A lifeboat station was originally established in Courtown in 1865 when a station was opened at the request of local residents and a boathouse was constructed at a cost of £200. A new Peake class lifeboat Alfred and Ernest which was built in 1852, was placed on service. The station was closed in 1925 before the RNLI established an inshore lifeboat station in 1990 with the placing of a D class lifeboat for evaluation purposes. The old boathouse was later repurchased, and a new D class lifeboat was placed on service the following year.
A crowd of well-wishers turned up to see the lifeboat officially named with a bottle of champagne poured over the side of the boat before it launched at the end of the ceremony.
Among the guests on the platform party were Mark Chambers, Courtown RNLI Deputy Launching Authority, who welcomed guests and opened proceedings, Martin and Liz Bandey, close friends of Frank and Kathleen who handed over and named the lifeboat, Anna Classon, RNLI Head of Region for Ireland, who accepted the lifeboat on behalf of the RNLI and handed it over into the care of Courtown Lifeboat Station, Sam Kennedy, Courtown RNLI Lifeboat Operations Manager, and Courtown RNLI Helm Yvette Deacon who gave a vote of thanks and closed proceedings.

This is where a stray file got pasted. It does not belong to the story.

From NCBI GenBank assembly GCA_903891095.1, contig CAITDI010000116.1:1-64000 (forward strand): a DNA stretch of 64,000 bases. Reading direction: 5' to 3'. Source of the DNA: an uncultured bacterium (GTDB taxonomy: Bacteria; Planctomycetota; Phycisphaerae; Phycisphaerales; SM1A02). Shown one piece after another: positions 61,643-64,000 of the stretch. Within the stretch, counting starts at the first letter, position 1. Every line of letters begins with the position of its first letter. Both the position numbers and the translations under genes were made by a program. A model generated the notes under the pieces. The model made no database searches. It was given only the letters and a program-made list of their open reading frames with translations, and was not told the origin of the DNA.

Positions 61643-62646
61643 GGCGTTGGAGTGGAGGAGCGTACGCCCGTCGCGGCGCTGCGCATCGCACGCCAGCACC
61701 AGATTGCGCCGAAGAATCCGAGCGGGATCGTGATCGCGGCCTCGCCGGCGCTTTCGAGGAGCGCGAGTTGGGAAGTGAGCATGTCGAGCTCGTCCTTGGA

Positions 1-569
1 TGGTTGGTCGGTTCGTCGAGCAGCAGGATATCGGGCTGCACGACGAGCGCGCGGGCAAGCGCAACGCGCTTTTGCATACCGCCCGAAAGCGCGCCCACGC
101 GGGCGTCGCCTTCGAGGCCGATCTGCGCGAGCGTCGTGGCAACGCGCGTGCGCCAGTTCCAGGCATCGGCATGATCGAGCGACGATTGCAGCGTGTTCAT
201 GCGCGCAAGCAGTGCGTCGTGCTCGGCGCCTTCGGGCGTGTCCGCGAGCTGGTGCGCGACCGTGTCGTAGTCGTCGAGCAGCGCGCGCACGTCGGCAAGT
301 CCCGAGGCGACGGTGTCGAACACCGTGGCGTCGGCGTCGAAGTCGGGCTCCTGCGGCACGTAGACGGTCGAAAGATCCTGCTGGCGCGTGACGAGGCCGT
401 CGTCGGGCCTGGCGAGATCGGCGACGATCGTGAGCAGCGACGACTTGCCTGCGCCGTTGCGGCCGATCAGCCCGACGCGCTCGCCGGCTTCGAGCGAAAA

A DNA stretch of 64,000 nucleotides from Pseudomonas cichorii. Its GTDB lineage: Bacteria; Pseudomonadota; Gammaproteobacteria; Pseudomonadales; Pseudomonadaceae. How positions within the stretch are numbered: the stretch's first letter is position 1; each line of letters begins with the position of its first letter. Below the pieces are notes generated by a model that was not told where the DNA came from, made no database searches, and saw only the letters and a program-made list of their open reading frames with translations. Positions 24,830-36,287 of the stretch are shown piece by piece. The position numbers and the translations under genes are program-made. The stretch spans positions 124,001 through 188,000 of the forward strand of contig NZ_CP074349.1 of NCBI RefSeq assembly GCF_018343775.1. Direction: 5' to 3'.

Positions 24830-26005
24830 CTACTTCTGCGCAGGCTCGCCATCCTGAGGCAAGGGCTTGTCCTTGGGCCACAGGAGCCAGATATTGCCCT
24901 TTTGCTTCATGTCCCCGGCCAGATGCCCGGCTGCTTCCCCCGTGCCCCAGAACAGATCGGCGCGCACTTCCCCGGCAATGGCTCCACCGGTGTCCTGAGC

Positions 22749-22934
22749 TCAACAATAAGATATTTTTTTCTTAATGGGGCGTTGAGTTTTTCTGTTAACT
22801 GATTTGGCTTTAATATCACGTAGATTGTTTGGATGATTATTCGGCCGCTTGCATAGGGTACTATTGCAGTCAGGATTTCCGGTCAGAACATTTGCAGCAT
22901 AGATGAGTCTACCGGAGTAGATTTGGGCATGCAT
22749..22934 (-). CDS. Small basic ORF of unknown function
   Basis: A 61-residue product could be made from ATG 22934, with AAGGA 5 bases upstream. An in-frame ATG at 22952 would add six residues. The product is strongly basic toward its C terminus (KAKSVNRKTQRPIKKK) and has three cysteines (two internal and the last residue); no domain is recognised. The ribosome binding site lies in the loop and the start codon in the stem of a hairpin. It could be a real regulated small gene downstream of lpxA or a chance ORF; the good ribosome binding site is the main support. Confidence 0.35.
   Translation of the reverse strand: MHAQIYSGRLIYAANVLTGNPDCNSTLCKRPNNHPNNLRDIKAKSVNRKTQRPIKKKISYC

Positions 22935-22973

Key facts about the RNLI
The RNLI charity saves lives at sea. Its volunteers provide a 24-hour search and rescue service around the United Kingdom and Republic of Ireland coasts. The RNLI operates 238 lifeboat stations in the UK and Ireland and more than 240 lifeguard units on beaches around the UK and Channel Islands. The RNLI is independent of Coastguard and government and depends on voluntary donations and legacies to maintain its rescue service. Since the RNLI was founded in 1824, its lifeboat crews and lifeguards have saved over 142,700 lives.
Learn more about the RNLI
Contacting the RNLI - public enquiries